Adoption of a Resolution on the Central African Republic
Tomorrow (5 December), the Security Council is expected to adopt a resolution authorising the African-led International Support Mission in the Central African Republic (CAR), an AU peacekeeping force known by its French acronym MISCA, and a UN trust fund to support it, the deployment of French troops to assist MISCA and a sanctions regime.
Since the Séléka rebels took up arms against the government last December, culminating in the 24 March 2013 ousting of President François Bozize, the political and security situation in the CAR has remained highly volatile and unpredictable.
According to the Secretary-General’s 15 November report on the CAR (S/2013/677), the security situation in the country has continued to deteriorate. The ex-Séléka (now officially disbanded by the transitional authorities) combatants, continue to commit serious violations of human rights with total impunity. In response, militia groups known as the “anti-balaka” have emerged, creating a new dynamic of violence and retaliation. As a result, there are an increasing number of attacks by anti-balaka groups against ex-Séléka forces, as well as local communities, including the Muslim population. These attacks have triggered reprisals from ex-Séléka elements against the population. The report warns that if not addressed, this cycle has the potential to spiral into an uncontrollable sectarian-driven violent scenario with serious regional implications. Furthermore, the crisis has caused 66,000 refugees and the internal displacement of 400,000 persons.
The Council heard a briefing on the report on 25 November from Deputy Secretary-General Jan Eliasson. The briefing was followed by consultations in which Assistant Secretary-General for Peacekeeping Operations Edmond Mulet and Assistant Secretary-General for Political Affairs Tayé-Brook Zerihoun also participated. Elliason conveyed a sense of urgency to Council members, urging them to save the CAR from descending into chaos, and called for international support for MISCA, with an eventual transformation of MISCA into a UN peacekeeping operation with an estimated strength of 6,000 troops and 1,700 police personnel.
The Secretary-General’s report listed five options for the UN relating to its support of MISCA: mobilising bilateral and multilateral assistance; establishing a UN trust fund of voluntary contributions from UN member states; creating a limited support package funded by assessed and voluntary contributions to cover specific MISCA tasks; setting up a comprehensive logistical support package in order to assist MISCA; and transforming MISCA into a UN peacekeeping mission. After consultations, France circulated a draft resolution which included a number of the Secretary-General’s options. The draft authorises MISCA to protect civilians, support reform efforts and create conditions for humanitarian assistance for 12 months. It requests the Secretary-General to establish a trust fund for MISCA through which financial support may be provided. The draft further authorises the French forces in the CAR (roughly 400 soldiers with an additional deployment expected soon) to take all necessary measures to assist MISCA in the implementation of its mandate. Significantly, the draft also requests the Secretary-General to establish an international commission of inquiry to investigate international humanitarian law and human rights law violations in the CAR since 1 January 2013, including by identifying the perpetrators of such violence. (Rwanda was among Council members pushing for this commission to be included in the draft).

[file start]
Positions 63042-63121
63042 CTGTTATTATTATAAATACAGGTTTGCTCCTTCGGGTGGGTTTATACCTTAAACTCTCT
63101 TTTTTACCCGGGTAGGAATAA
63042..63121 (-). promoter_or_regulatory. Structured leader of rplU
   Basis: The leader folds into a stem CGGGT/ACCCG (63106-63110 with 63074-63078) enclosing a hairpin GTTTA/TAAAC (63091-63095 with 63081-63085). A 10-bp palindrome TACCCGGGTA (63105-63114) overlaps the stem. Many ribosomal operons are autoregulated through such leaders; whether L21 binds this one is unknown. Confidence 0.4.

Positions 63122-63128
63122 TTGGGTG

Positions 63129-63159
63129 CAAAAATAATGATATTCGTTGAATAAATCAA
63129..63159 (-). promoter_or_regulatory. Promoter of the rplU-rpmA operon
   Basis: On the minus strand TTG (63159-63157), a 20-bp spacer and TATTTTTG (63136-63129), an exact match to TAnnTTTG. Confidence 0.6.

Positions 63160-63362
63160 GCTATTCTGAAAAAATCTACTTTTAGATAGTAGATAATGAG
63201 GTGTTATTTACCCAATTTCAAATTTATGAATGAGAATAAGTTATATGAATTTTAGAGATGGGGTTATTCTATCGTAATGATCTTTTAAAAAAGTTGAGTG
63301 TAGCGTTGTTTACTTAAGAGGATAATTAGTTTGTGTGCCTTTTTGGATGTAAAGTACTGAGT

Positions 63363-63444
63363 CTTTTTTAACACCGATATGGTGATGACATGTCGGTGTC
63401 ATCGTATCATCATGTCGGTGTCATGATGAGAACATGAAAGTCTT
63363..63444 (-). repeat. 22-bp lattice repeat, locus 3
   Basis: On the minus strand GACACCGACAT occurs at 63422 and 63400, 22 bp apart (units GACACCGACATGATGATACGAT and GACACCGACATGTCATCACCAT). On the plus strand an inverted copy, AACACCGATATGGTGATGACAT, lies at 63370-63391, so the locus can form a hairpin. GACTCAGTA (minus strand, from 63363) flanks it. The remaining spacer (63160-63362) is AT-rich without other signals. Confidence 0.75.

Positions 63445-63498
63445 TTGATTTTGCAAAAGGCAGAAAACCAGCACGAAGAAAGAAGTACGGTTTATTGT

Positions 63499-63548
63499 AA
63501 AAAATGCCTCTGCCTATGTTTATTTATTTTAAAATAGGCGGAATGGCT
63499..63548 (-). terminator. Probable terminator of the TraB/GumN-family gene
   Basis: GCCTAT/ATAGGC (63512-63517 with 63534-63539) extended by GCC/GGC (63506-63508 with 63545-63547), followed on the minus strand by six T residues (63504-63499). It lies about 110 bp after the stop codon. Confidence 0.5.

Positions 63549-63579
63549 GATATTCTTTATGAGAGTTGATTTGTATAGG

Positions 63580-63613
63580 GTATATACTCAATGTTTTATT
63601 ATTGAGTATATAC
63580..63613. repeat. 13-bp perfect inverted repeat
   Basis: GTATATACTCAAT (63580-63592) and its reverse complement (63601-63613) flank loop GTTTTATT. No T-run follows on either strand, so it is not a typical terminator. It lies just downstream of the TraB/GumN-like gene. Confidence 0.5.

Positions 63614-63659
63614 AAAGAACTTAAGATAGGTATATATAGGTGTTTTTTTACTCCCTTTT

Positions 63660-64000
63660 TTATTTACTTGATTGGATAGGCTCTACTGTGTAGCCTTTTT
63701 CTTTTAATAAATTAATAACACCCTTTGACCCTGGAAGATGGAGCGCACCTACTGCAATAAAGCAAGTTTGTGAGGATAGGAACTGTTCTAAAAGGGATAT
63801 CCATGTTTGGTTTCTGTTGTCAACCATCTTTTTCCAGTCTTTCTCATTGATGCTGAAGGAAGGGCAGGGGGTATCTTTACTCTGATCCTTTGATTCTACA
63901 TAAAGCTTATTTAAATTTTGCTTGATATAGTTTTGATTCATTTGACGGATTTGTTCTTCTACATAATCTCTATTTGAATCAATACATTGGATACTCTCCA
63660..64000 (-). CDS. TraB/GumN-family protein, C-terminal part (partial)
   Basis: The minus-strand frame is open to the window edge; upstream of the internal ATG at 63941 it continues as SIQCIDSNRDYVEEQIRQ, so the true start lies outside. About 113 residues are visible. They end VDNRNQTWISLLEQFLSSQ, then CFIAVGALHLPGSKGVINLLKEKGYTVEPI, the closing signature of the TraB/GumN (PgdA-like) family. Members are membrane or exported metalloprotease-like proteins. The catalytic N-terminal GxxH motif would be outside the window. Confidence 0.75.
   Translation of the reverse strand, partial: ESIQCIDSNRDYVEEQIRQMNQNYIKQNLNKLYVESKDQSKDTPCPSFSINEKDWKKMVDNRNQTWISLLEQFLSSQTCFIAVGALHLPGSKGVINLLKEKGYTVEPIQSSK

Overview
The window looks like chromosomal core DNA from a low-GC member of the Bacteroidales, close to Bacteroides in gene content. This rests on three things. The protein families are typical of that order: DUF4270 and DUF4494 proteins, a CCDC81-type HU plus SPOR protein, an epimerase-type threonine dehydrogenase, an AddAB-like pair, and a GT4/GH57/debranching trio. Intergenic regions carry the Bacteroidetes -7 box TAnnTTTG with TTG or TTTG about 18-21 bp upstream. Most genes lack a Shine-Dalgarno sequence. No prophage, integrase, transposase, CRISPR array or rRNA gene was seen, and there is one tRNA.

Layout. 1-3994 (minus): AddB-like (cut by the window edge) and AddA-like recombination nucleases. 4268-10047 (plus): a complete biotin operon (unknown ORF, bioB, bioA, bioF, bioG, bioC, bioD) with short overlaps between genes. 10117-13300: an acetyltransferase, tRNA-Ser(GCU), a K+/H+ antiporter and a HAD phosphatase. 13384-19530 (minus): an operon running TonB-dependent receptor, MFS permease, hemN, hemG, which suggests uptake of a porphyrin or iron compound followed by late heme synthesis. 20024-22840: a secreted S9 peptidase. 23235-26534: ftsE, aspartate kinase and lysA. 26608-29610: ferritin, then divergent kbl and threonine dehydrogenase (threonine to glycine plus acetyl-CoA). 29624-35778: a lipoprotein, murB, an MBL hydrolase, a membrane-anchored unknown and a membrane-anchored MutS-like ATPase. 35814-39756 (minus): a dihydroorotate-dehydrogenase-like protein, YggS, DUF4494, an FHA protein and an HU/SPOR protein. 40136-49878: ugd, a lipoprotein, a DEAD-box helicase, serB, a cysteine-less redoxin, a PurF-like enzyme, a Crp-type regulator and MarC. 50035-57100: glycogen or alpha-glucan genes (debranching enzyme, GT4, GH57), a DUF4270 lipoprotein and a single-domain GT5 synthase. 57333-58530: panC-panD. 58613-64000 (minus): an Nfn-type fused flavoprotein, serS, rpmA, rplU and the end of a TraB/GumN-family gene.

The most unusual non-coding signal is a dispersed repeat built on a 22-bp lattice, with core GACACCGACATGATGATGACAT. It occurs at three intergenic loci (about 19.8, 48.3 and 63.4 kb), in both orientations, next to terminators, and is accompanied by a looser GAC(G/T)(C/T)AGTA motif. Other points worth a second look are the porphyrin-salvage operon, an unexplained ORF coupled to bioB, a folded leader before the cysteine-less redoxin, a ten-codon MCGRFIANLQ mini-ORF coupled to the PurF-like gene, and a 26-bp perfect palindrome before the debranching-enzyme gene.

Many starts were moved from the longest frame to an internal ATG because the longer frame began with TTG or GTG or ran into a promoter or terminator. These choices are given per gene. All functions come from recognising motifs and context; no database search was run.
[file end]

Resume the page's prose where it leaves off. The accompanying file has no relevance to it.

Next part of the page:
Several areas of contention emerged during the two expert level meetings on the draft text. The original draft proposed by France welcomed the possible transformation of MISCA into a UN peacekeeping mission. It stressed that a future decision of the Council would be required to establish such a mission and requested recommendations from the Secretary-General within three months. While several Council members supported this position, at least two permanent members disagreed with this language and the implication that this transformation is likely to take place.
The initial draft resolution also proposed a sanctions regime and a sanctions committee, imposing an arms embargo on the CAR and a travel ban and assets freeze for those obstructing the transitional process, including through human rights abuses. During negotiations, some Council members were uncomfortable with imposing targeted sanctions at this point, and suggested that the idea of a sanctions regime should be considered only after further reporting by the commission of inquiry. It seems the compromise was to retain just the arms embargo and to establish a sanctions committee with a panel of experts to assist it. It seems, however, that the final draft expresses the Council’s intent to consider imposing targeted measures, including travel bans and assets freezes in the future.
Follow us on Twitter, LinkedIn and Facebook.